Diving into the world of rooting and modding your Android phone or tablet can feel like an overwhelming endeavor. Open a forum thread with some instructions and you’ll find yourself staring at all sorts of strange words and confusing combinations of letters. ROMs, Kernels, Nandroids, TAR images…what does it all mean?! We’re here to help! Below you’ll find the newb’s dictionary to the strange language of modding/hacking. This is not intended to be a technical definition of each concept, but an easy to understand explanation for the average Joe.
Get reading after the break:
If you currently own a rooted Android device, or flashed a custom ROM, chances are you’ve taken at least one nandroid based or titanium based backup of your system settings and application data. As you know, in order to take either of these backups, root access is required.
What about if you want to unlock your bootloader after you’ve been using your device for several months? Since it’s unlikely that you would already have root access, you were forced to lose this precious data.
Whether you’re a novice or a pro, when it comes to rooting and flashing things to your phone it seems there’s always something new to learn. The topics in the title are often the least understood and yet the most sought after enhancements to our devices. That being said they generate a lot of questions and typically few concise answers. For instance, have you ever wondered any of the following?
- “OK I have flashed this xyz kernel. What’re all these governors? How do I know which one is the best for me? How do I tweak them to bias their characters towards Battery-life/Performance/Balance between the Two?”
- “What’s this about these modules that come with the kernel? What are they? How do I use them. Are they any good? Is it OK to neglect them?”
- “What roles does an I/O scheduler play? How do I choose a reliable I/O scheduler?”
- “Can I have more control on CPU? Can I get more info and tweaks on dual core CPU, bus frequency, etc?”
If so, you should check out droidphile‘s post over on XDA’s forums. Droidphile writes,
“Hope this thread could give you answers for all these questions. We’re covering governors, modules, i/o schedulers that comes with Siyah kernel, plus more. That should cover almost all the popular governors/modules/io schedulers! Many people seem to get lost in Kernel dev threads without getting answers about governors and such.”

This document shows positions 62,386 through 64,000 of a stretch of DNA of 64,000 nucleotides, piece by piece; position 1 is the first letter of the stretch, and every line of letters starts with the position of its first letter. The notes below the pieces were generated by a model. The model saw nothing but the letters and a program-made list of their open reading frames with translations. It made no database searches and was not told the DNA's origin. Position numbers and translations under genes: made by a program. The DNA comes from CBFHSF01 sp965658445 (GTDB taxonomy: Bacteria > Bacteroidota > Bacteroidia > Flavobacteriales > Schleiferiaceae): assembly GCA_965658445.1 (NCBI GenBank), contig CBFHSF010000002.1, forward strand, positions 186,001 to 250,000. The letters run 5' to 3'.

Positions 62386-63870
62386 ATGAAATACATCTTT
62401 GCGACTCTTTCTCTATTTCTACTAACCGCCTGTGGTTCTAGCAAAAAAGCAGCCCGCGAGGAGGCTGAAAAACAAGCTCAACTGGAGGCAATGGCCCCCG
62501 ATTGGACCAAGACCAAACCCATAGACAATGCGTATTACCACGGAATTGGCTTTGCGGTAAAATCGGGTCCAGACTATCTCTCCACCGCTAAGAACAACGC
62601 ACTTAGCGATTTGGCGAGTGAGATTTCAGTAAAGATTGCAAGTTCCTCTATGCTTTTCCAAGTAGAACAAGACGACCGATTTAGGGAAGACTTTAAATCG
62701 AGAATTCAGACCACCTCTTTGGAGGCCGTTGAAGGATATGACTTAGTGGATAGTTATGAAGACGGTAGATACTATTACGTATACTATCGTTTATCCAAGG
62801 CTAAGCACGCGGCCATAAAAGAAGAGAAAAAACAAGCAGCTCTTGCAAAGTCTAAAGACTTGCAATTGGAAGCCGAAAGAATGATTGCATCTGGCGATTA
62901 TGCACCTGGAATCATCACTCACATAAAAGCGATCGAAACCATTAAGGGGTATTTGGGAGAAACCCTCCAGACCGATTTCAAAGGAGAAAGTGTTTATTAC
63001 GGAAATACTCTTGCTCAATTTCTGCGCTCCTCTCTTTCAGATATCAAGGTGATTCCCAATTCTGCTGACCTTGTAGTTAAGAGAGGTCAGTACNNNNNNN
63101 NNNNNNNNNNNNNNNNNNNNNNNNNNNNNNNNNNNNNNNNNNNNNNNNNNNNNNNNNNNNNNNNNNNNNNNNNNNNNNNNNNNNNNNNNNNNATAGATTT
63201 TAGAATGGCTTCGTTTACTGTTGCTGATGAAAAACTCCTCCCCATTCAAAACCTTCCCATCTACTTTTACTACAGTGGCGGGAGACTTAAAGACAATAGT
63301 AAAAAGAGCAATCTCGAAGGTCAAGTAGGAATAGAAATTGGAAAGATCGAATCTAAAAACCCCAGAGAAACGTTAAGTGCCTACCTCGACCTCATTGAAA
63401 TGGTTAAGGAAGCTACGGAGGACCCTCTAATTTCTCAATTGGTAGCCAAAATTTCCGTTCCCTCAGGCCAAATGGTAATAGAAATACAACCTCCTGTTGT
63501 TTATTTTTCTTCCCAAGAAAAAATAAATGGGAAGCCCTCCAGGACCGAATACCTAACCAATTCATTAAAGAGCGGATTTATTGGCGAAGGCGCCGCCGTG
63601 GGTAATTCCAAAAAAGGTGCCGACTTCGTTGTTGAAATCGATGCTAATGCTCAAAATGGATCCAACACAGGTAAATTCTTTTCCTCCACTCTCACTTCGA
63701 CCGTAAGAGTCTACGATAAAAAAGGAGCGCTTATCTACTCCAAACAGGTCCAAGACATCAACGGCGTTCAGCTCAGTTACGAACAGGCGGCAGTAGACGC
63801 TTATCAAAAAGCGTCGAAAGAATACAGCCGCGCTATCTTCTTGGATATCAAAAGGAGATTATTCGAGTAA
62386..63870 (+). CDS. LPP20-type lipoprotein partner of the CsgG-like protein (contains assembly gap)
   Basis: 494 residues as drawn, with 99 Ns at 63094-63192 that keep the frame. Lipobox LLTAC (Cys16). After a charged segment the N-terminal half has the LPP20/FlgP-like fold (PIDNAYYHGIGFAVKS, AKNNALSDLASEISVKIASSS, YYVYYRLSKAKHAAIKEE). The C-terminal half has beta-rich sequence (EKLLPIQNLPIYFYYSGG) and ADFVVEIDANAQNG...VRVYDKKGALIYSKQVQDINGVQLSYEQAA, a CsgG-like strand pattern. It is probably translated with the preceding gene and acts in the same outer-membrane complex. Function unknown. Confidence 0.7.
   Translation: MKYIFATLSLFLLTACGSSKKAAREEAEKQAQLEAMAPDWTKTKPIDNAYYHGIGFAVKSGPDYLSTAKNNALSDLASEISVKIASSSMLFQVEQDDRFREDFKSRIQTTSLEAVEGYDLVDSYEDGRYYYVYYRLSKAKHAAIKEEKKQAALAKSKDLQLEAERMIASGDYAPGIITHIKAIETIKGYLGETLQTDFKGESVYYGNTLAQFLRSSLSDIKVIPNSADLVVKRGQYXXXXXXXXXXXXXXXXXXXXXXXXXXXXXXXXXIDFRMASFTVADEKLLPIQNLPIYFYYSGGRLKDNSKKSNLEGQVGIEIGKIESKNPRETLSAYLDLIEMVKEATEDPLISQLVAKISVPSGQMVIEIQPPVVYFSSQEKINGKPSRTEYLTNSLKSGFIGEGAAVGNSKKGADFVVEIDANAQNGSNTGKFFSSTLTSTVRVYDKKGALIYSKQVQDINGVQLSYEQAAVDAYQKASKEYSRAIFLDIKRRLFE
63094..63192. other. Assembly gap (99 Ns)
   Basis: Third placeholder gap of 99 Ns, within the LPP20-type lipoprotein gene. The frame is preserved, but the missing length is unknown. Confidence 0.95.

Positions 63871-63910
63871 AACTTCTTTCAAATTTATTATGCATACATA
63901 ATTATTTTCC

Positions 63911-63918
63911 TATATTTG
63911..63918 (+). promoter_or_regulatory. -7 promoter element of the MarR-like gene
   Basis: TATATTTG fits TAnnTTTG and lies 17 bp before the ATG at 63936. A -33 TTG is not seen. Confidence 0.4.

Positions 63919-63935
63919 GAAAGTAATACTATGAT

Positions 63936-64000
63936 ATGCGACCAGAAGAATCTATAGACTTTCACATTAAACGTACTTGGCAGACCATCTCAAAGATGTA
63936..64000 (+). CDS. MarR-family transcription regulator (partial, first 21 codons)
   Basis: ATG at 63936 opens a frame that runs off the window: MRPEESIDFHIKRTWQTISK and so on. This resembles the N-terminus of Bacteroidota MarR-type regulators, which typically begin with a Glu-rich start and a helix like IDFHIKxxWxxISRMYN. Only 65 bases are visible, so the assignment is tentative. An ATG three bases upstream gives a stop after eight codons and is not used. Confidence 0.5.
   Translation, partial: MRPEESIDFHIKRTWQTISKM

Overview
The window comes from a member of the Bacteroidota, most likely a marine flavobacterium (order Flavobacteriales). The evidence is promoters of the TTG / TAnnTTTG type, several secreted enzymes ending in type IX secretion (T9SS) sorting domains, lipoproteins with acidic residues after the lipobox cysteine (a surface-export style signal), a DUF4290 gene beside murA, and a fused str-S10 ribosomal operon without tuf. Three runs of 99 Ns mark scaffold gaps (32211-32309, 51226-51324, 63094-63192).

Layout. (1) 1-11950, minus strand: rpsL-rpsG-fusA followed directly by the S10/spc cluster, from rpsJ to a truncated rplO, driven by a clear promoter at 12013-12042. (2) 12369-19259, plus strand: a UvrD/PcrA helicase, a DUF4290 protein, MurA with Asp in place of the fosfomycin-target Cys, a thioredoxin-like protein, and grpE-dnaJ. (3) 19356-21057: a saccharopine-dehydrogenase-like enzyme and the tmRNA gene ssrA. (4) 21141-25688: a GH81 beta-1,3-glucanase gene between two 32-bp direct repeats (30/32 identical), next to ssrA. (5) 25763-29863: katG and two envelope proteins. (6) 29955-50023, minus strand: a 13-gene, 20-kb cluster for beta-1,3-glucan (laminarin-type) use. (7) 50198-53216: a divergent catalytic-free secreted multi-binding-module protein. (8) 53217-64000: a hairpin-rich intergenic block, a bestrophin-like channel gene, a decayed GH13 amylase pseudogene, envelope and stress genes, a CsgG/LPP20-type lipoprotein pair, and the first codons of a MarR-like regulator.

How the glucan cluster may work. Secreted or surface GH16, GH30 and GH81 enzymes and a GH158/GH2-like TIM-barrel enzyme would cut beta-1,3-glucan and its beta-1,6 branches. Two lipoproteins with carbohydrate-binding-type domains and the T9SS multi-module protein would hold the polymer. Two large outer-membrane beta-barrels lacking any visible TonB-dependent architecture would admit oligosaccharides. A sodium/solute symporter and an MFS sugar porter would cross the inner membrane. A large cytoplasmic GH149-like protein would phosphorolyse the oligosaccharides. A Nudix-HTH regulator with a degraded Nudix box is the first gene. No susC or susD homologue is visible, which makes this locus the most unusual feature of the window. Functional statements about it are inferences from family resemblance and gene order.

The thread is extensive! 18 popular governors are finally clearly defined. Sample Governor tweaks are given. INIT.D scripts are explained. A comprehensive list of modules and there functions are listed, and so much more. Hit the source link to be taken to a treasure trove of Android knowledge.
If you’re looking for some real mod-fu, check out the inductive charging mod that a fellow name Qian Qin performed on his Samsung Galaxy S. Qin was looking to get inductive charging going on his Galaxy S, so he decided to go out and purchase a Palm Pre inductive battery cover and Touchstone base for his modding needs. His stipulations for the mod were that it couldn’t be outwardly visible and it couldn’t void his warranty. Low and behold, the man succeeded, by implanting the Palm Pre inductive charging chip in the back cover of the Galaxy S, leading a wire from the chip to the charging port, and using the microSD mount as a ground point. Qin then posted a visual representation of his modding skills via YouTube. Check out the video below and let us know what you think in the comments!
If modding is your cup of tea, you might want to hold off on updating your T-Mobile G-Slate with the 3.1 update that’s currently rolling out as it is being reported that the new update carries with it a locked bootloader.
With a locked bootloader making the flashing of ROMs impossible, is the “update” even worth it? Is the 3.1 update better than what can be accomplished now with 3.0.1 + a custom ROM? It comes down to whether or not you value the access that an unlocked bootloader gives you and whether or not that access is worth the price of an update.